The only way you are going to have the energy to make it through your pregnancy while working 12-hour shifts is to make sure you get as much sleep as you possibly can every night- and during the day if needed. Utilize every lunch break you have at work to take mini power naps like I did!
5. Get Some Movement If Everyday (If Your Healthcare Provider Says Its OK)
Prenatal yoga may help pregnant nurses deal with stress throughout their pregnancies.
It seems counterintuitive, but exercising while pregnant may actually give you more energy to get through a 12-hour shift. In addition, exercise during pregnancy can help prevent gestational diabetes and hypertension.
(It is important to talk to your doctor about starting any exercise routine during pregnancy. There are some circumstances your doctor may advise you not to exercise while pregnant.)
Non-impact exercises for pregnant nurses may include:
Working the night shift can be especially challenging for nurses during their pregnancies. Consider switching to the day shift if you can.
The rigorousness of working 12-hour shifts as a nurse is exhausting as it is. Add pregnancy into the mix and you might find that you are even more tired than ever.
Some pregnant nurses who have already been working the night shift continue with that schedule and do just fine. However, those who have rotating day and night schedules might find it especially hard to switch back to the night shift once they become pregnant.
Talk to your doctor about whether it is safe for you to continue working night shifts. Communicate with your manager about your specific health needs during your pregnancy. You may want to switch to a day-shift-only schedule for the duration of your pregnancy.
7. Talk to Your Manager About Modified Duty
Many facilities are able to offer modified duty for pregnant nurses who can’t be on their feet all day.
As a pregnant nurse, it may be necessary to have a modified work assignment, especially for those who work in rigorous units such as the emergency department. The physical demands of pregnancy might be too much for those already struggling with fatigue, nausea, or having to carry so much extra weight.
Talk to your manager to see if there are alternative assignments you can have, such as working at the monitor, organizing paperwork, or auditing patient charts. If these options are not available, consider the possibility of working shorter shifts or working two days a week instead of three.
Remember, always ask for help if you need it!
8. Communicate With Management About Your Intended Time to go on Maternity Leave
It is important to keep open communication with administration about when you intend to go on maternity leave. Although with pregnancy, you can’t predict the future, and babies tend to come when they are ready. Things happen and you may have to leave early anyway, but keeping communication open istypically not a bad idea.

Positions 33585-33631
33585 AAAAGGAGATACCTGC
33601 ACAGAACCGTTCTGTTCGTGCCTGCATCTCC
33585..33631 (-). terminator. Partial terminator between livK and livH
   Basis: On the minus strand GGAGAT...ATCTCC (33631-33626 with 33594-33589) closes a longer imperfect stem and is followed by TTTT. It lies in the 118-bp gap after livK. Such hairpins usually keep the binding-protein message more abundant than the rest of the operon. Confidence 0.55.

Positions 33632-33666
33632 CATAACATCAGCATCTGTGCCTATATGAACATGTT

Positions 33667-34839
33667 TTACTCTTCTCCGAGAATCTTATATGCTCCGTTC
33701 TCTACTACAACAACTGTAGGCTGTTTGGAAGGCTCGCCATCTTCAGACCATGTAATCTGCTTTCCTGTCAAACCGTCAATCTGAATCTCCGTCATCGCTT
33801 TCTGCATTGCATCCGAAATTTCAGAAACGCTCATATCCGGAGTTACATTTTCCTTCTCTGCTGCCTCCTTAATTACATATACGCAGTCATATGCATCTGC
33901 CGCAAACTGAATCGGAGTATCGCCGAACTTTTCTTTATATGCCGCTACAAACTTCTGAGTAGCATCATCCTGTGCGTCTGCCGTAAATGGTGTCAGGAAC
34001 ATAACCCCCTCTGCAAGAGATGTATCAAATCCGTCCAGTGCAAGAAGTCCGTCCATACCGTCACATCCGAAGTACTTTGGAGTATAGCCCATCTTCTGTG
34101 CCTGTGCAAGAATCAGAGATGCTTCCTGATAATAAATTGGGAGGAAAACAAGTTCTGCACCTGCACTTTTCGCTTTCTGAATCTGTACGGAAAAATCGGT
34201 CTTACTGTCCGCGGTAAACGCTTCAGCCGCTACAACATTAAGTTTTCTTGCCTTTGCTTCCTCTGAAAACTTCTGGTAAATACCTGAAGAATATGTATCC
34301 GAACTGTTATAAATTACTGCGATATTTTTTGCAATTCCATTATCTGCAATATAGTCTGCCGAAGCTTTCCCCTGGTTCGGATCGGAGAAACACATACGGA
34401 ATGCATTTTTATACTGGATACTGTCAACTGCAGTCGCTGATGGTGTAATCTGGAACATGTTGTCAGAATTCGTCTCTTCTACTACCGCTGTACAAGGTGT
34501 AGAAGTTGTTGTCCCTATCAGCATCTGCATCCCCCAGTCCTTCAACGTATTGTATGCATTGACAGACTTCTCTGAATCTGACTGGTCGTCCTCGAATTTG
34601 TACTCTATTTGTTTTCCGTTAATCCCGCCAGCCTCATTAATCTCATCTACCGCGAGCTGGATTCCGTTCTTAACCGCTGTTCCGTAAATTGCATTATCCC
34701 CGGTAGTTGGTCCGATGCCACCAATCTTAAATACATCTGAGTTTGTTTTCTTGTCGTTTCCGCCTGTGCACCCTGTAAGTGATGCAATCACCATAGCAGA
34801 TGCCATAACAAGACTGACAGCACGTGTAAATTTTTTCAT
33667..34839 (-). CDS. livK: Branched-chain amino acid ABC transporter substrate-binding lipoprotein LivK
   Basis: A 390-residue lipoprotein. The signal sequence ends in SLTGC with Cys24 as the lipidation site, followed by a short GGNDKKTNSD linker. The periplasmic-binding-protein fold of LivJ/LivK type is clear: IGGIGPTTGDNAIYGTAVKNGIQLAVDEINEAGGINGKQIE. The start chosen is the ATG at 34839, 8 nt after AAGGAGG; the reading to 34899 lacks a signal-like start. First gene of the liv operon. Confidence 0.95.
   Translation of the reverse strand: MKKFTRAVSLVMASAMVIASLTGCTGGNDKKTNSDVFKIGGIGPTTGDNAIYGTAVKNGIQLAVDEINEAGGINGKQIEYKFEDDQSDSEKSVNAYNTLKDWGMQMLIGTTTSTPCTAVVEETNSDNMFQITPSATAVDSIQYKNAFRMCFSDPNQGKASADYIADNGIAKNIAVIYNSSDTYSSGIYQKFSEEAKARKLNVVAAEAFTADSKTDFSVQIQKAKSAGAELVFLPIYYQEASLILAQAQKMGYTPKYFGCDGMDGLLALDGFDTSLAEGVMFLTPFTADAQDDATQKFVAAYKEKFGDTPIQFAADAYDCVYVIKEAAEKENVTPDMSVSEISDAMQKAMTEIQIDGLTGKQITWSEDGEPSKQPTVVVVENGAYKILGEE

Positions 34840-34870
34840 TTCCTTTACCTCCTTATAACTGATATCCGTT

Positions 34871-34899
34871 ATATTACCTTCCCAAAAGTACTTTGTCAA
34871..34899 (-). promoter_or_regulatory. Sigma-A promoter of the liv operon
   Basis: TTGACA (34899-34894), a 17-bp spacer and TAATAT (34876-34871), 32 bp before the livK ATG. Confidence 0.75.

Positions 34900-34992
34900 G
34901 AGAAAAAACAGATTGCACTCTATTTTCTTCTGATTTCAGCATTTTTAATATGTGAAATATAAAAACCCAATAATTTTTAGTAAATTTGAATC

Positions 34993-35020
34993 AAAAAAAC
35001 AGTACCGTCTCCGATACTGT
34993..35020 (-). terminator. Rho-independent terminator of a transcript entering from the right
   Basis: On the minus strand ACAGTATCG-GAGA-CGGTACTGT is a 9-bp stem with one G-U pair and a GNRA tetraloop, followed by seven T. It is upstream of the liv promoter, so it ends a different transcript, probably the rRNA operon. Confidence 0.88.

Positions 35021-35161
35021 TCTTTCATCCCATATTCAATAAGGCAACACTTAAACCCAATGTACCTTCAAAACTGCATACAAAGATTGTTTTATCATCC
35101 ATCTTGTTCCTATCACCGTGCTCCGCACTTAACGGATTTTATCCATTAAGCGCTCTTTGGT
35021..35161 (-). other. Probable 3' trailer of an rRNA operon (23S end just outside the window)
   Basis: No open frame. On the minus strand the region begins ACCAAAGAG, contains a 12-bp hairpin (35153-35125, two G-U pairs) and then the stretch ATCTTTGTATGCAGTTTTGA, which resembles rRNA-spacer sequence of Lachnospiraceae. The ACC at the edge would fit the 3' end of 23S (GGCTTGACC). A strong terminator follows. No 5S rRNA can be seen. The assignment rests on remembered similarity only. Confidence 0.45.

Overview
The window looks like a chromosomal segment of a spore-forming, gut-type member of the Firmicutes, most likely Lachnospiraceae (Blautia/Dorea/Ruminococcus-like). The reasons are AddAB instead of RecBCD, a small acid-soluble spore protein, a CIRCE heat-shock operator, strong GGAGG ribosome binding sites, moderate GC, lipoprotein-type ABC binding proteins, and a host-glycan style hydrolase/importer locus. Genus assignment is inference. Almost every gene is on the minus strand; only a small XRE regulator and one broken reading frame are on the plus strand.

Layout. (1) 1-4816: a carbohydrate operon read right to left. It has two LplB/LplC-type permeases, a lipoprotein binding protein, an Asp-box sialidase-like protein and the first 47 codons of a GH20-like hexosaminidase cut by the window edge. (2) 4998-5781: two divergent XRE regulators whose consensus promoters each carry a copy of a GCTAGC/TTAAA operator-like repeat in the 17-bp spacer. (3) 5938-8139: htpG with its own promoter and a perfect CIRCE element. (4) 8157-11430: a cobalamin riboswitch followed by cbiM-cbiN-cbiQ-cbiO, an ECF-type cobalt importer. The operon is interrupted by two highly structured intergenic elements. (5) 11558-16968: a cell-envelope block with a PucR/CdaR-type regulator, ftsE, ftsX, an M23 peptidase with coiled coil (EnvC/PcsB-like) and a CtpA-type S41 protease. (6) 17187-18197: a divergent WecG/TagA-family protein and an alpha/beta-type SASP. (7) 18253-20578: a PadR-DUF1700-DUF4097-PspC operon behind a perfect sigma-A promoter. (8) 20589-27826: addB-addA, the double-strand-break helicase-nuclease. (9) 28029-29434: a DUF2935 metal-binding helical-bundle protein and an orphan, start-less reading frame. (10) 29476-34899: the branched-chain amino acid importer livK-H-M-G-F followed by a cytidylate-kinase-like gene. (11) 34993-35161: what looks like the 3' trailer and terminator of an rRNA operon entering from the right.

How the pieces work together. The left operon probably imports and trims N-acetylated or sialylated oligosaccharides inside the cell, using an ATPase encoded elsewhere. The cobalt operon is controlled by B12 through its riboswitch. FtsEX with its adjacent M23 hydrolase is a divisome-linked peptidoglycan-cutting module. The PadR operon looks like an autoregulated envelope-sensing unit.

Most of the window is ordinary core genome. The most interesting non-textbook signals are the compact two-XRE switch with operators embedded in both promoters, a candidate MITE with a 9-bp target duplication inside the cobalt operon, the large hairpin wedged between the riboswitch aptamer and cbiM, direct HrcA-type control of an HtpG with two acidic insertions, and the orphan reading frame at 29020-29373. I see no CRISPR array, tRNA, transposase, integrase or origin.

When I was pregnant with my daughter, I had every intention of working up until my 38th week. But when I had my appointment at 31 weeks, my doctor thought it was best that I didn’t work on my feet for more than six hours a day. While six hours may seem like a lot for most professions, it’s not much for a hospital nurse. Sometimes we are on our feet for 10-12 hours a shift!
Yet, I still didn’t want to go off work because, for some reason, I felt like I was taking advantage of the system – which, in hindsight, I realize was ridiculous. I thought I had the grit to work all the way through.
So, I waited for two weeks before I finally presented my doctor’s note to my manager. When I finally did, I gave it to him with tears in my eyes because I knew he would have to put me on disability at that time. My maternity leave started at that moment.
It was a good thing in the long run because I had a placental abruption two weeks later and had an emergency c-section seven weeks before my due date. It is wise to listen to your doctor’s advice!
9. Enjoy Your Pregnancy
Enjoy your pregnancy!
Pregnancy can and should be a beautiful experience, even when you are a nurse working 12-hour shifts. Far too often, many pregnant nurses focus on the inconveniences and difficulties they face at work during their pregnancies
But with proper precautions, it can – and hopefully is – a time filled with some good health, gratitude, abundance, and most of all, joy.
Working as A Nurse While Pregnant Frequently Asked Questions
Is it safe to work as a nurse while pregnant?
Yes, it can be safe to work as a nurse while pregnant, but it depends on various factors, including the type of work you do, your health condition, and the pregnancy itself. You should always consult with your healthcare provider and employer to assess any potential risks and discuss any necessary adjustments to your work duties or schedule.